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Delinquent teenagers: a new cultural trend?

2004/07/22 | 1489 views | Permalink | Source

When 19-year-old Lee Yoon-sei, better known by her penname Guiyeoni, first released the Internet novel "The Guy was Cool" in 2001, teenagers went wild with enthusiasm.
After her novels got published in paperback and one became a bestseller, critics called this "a fresh shock to the current literature". Since today's readers crave quick, easy reads, serious books for highbrows have much less standing in the market, they said.

Spurred by their popularity, two of Guiyeoni's novels "The Guy was Cool" and "Temptation of Wolves" have recently been made into movies. However, their popularity hasn't been able wipe out the criticism that though deliciously tempting, these novels are too shallow to be called literature.

Guiyeoni's novels certainly match teens' expectations in many ways. She used the Internet as a medium, allowing easy access to her work, and she daringly ignored spelling and writing conventions and structures. The language and expressions she employed, including emoticons - those little pictographs used in text on the Internet - left older age groups dumbfounded, but for those in her age group, the language was one of the best parts of her stories.

Together with that attractive package, Guiyeoni successfully filled her novels with sentiments that represented Korean teenagers' hidden desires. Stuck between childhood and adulthood, it is only natural for teenagers to feel insecure and unsure. They long to act like adults, but their status as students holds them back. That tension exerts a huge pressure, but if teenagers fail to restrain their desires, they may deviate from the "right" path.

For Korean teens, the desire to go astray and become a "bad student" is very strong due to the repression they face at both home and school. The desire for freedom makes them imagine a twisted liberation that includes heavy drinking, smoking, fist-fighting and risk-taking romances.

Guiyeoni's novels portray all these tangled dreams. Rules don't exist and teenagers fight and swear whenever they please without being seriously reprimanded by adults, giving teen readers great satisfaction. The writing successfully counters the readers' real-life stress.

The problem is that the violent hitting and slandering in her novels seem to come out of nowhere. Although school violence has always been a favorite menu for teenage novel writers and moviemakers, until now a certain link usually existed to at least make the violence appear justifiable, but that link is absent here.

Another big subject is romance. Guiyeoni's typical plot has a handsome, rich, but stubborn boy falling in love with an ordinary but sweet girl. The charismatic boy seems to have a grudge against the world, but a soft spot when it comes to the girl. The romance is wrapped in a Cinderella complex and machismo.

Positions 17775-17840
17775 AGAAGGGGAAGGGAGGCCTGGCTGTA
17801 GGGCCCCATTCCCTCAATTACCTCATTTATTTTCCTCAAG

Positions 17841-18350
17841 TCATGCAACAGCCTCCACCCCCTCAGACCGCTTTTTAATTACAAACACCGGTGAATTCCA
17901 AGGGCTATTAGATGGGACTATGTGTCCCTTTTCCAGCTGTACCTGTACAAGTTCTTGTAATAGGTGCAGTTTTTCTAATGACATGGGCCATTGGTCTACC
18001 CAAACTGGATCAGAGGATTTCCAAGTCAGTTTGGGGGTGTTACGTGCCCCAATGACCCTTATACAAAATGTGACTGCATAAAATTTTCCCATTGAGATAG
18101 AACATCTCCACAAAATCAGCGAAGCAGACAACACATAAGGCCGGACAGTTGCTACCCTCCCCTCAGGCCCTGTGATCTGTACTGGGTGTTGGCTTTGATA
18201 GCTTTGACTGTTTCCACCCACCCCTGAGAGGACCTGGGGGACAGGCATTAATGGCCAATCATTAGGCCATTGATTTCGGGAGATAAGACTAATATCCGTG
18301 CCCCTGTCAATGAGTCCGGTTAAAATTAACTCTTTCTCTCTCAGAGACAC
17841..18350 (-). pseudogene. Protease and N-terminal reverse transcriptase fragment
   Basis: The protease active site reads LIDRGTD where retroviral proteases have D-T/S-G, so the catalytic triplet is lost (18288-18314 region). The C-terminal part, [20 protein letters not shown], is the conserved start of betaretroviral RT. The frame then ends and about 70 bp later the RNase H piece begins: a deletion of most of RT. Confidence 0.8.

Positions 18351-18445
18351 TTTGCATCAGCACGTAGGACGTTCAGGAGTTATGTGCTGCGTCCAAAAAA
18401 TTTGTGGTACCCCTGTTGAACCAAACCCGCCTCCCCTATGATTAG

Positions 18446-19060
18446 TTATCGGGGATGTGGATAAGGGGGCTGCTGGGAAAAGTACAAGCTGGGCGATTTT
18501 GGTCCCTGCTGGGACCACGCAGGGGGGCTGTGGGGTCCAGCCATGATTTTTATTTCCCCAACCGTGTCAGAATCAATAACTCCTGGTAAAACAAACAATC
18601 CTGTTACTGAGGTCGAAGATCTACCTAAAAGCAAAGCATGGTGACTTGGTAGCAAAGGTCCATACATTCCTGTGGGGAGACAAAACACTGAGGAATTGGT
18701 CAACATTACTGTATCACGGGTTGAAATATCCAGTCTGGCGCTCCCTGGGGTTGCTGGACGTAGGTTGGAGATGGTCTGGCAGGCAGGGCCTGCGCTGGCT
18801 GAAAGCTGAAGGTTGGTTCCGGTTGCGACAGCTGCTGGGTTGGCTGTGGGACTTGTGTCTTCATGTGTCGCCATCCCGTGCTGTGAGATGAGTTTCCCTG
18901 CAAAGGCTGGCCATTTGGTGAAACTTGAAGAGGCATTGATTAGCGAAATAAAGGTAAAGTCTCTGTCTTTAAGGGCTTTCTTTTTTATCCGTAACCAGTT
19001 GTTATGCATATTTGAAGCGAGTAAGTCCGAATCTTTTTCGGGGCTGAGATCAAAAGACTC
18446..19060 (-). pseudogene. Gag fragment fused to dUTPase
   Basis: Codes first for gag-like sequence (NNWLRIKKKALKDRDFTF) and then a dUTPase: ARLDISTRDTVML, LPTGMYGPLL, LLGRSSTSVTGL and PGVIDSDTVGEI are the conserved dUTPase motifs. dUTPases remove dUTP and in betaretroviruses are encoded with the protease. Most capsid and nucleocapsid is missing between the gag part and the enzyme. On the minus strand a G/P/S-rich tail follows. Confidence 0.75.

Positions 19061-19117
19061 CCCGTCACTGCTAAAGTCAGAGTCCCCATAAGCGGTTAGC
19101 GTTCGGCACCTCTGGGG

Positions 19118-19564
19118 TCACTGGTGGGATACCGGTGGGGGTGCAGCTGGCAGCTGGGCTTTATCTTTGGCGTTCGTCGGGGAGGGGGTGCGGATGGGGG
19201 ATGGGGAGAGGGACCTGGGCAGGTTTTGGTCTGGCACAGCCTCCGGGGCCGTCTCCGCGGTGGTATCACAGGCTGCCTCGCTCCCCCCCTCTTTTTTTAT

As the author has continued to write, her novels have gained more complexity. Compared to her first work, her subsequent novels include more tangled relationships and complications. But she fails to depart from the repetitive unfolding of stories. For example, the heroine is always driven into the corner by those who envy her, and her Prince Charming comes to the rescue - swearing vigorously at the "villains". And some main character is always suffering from a serious illness if not dying from it.

In Guiyeoni's novels, the irrational departures and love stories of teens exist without the agonies and worries that accompany them in real life.

In reality, teenagers do dream of freedom, but amid a panoply of worries - about grades, relationships with friends and families, and much more.

The author has admitted that the teenagers in her novels don't represent all teens. "Although the story is not exactly the reality, I wanted teenagers to find freedom, and the others to recall their youth from my stories", she said at a recent preview of "The Guy was Cool".

"Her novels are like tempting canned food that has expiration dates", said college student Kyun Hyun-ji. "People might be attracted to them at first, since they are so easy to read, but they will inevitably get tired of the same old storyline and lose interest".

Culture critic Kim Joon-su has appraised Guiyeoni as a writer with great potential. "She wrote her first novel when she was only 16. The feelings she put into her novels certainly show potential to be a fine writer", Kim said.

But the spotlight on her has created a problem, he said, because it motivates teenagers the wrong way. "They try to write like her, never really thinking hard about what they write, in hopes of receiving the same sort of attention".

Many students in their teens are Guiyeoni wannabes, writing their own fiction from a fantasized world. The Web is filled with similar Internet novels that cannot really be called novels at all.

"Not all fiction or movies have to be serious and realistic to have artistic merit", Kim says. "Some light fun gives pleasure to audiences, too. But while enjoying this fast, easy, and shallow culture, we must be careful not to lead the entire culture this way. We still need the serious culture that portrays human life with depth", he says.

By Shin Hae-in

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